Ron Paul debuts new TV ad on debt
AUSTIN | Republican presidential hopeful Ron Paul is using his first campaign television ad to promote his longtime opposition to raising the federal debt limit.
In the ad released Thursday to run in early primary states, the Texas congressman criticizes both Republicans and Democrats for striking deals in the past and says Congress should not compromise this time. Mr. Paul also notes that he always has voted against raising the federal limit on borrowing.
“In the ‘80s, they did it to [Ronald] Reagan, a debt ceiling compromise, Democrats promising spending cuts, but delivering only tax hikes,” the ad says. “The ‘90s brought more compromises, more broken promises and more new taxes. Will our party’s leaders repeat the mistakes of the past?”
President Obama has said that if a deal to raise the debt ceiling is not passed by Aug. 2, the U.S. government could default on its loans, creating a financial crisis. Mr. Paul and some conservative Republican members of Congress reject that conclusion and have insisted on spending cuts.
Romney brags about, bemoans state economy
PORTSMOUTH | Republican presidential hopeful Mitt Romney is both bragging about New Hampshire’s economy and bemoaning it.
The former Massachusetts governor released an online video Thursday intended to show that President Obama’s policies were hurting New Hampshire’s job market and small businesses.
But New Hampshire has the nation’s third-lowest unemployment rate, and Mr. Romney bragged about that fact in an appearance in the first-in-the-nation primary state just hours later.
He mentioned the 4.8 percent state unemployment rate during an event in Portsmouth and called New Hampshire a hotbed of entrepreneurship that could teach other states a lesson.
The nation’s unemployment rate stands at 9.2 percent.
Cain opposes mosque as speading extremism
MURFREESBORO, Tenn. | Republican presidential candidate Herman Cain opposes a planned Tennessee mosque that has been the subject of protests and legal challenges.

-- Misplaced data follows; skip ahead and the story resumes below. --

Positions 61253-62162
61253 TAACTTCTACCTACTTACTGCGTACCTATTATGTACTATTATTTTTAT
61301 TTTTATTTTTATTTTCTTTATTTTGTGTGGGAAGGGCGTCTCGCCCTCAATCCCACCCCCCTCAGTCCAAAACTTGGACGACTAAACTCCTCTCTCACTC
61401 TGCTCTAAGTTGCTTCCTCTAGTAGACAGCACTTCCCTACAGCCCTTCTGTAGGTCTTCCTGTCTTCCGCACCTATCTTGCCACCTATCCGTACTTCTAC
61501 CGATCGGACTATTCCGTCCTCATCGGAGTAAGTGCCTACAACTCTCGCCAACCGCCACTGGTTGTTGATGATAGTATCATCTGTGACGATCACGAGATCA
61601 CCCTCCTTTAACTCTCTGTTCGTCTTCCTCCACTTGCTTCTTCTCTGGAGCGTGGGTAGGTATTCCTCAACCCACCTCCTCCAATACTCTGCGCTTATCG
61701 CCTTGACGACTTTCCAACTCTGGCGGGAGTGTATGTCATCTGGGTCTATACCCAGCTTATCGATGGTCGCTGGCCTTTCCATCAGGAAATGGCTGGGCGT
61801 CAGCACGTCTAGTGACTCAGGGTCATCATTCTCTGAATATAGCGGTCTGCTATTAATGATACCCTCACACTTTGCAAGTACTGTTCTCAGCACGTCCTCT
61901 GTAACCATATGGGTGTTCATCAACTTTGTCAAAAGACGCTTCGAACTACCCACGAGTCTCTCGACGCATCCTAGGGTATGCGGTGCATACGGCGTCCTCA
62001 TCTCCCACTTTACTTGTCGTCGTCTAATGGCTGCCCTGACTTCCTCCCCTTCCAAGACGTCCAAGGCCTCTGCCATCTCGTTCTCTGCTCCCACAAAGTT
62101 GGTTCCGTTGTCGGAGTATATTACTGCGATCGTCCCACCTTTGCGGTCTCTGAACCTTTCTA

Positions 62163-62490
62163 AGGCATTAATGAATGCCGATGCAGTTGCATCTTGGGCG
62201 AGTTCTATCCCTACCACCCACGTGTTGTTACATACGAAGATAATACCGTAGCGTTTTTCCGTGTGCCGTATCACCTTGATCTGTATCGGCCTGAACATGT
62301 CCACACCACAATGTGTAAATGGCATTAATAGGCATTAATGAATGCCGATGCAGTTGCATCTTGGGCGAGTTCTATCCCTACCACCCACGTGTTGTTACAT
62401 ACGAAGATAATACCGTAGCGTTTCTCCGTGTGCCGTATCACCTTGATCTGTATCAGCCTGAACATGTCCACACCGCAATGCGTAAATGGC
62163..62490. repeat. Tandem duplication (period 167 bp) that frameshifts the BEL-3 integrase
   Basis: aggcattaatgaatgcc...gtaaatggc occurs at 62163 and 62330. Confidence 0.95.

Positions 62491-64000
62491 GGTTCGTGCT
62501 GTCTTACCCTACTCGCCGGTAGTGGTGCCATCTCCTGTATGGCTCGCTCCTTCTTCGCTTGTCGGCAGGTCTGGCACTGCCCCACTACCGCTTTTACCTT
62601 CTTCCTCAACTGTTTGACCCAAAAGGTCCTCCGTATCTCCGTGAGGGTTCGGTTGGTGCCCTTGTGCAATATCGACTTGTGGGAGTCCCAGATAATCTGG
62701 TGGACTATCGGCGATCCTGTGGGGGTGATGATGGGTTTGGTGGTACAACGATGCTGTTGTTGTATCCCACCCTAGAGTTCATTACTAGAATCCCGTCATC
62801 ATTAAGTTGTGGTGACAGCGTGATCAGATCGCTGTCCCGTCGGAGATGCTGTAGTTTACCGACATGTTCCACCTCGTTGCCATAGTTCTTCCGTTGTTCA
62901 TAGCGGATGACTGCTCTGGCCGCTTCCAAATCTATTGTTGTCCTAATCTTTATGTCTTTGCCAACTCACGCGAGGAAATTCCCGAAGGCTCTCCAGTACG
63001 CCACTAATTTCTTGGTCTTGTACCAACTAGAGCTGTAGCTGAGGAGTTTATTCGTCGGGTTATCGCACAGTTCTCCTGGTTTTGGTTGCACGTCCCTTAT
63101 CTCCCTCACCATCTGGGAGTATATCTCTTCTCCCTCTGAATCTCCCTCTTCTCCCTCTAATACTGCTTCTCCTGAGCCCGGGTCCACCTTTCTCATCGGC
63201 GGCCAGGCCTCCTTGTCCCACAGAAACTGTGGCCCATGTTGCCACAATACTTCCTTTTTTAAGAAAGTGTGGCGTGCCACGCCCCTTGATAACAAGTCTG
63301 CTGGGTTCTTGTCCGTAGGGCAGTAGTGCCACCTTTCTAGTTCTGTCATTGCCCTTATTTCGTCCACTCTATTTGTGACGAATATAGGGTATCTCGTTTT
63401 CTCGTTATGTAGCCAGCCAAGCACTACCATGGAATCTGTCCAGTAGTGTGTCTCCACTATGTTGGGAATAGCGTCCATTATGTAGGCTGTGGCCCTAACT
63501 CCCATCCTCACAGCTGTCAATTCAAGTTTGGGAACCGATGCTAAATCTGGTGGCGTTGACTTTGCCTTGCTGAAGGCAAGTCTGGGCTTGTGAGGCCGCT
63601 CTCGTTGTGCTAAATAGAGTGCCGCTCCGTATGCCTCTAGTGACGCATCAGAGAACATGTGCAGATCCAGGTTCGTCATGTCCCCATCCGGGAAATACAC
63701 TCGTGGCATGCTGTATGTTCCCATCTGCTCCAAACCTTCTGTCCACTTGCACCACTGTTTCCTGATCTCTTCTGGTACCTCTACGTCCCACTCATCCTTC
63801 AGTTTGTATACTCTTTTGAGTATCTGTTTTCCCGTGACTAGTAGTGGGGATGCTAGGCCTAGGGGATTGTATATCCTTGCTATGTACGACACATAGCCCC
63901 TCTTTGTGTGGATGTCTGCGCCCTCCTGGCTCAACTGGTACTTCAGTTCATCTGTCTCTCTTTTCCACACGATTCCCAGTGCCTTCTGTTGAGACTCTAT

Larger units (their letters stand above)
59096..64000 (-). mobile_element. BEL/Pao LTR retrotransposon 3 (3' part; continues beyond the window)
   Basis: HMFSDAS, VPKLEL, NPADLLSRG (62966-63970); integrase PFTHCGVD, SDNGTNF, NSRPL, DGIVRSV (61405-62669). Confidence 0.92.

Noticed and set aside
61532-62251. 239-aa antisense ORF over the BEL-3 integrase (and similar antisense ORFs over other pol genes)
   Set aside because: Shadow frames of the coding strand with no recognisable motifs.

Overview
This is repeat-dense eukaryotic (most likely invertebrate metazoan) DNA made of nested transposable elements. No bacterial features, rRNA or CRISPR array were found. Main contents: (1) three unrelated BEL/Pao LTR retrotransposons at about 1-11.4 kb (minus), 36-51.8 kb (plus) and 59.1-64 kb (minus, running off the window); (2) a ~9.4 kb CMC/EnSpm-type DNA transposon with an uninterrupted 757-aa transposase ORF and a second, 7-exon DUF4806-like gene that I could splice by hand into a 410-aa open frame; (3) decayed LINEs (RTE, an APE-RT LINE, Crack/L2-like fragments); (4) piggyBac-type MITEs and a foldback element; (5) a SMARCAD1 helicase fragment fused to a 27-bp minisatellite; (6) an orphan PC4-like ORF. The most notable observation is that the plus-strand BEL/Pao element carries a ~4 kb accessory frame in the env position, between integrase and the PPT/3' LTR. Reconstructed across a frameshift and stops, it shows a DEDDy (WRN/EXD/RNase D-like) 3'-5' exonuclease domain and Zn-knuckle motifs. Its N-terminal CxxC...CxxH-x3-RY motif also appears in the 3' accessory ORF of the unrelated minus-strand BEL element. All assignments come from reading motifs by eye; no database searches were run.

Mr. Cain didn’t bring up the controversial facility in a campaign rally Thursday, but told reporters afterward that he’s concerned about the Islamic Center of Murfreesboro, calling it “an abuse of our freedom of religion.”
“I don’t agree with what’s happening, because this isn’t an innocent mosque,” he said. “This is just another way to try to gradually sneak Shariah law into our laws, and I absolutely object to that.”
The new mosque has been the subject of protests and counterprotests in this city.
A county judge ruled in May that the mosque construction does not harm the residents who sued to try to stop it, but he allowed them to move forward on claims the county violated an open-meetings law in approving it.
Tentative October trial scheduled for Edwards
GREENSBORO | The trial of former presidential candidate John Edwards can begin in October, a federal judge said Thursday, despite arguments from the former senator’s attorneys that they need more time.
Mr. Edwards is accused of accepting illegal campaign contributions to hide an affair during his unsuccessful 2008 White House bid. Prosecutors also say he filed false campaign reports to cover up the payments. Mr. Edwards has pleaded not guilty to six felony charges.
His attorneys had argued for a January trial, but District Court Judge Carlton Tilley said repeatedly that postponing the trial was not an option.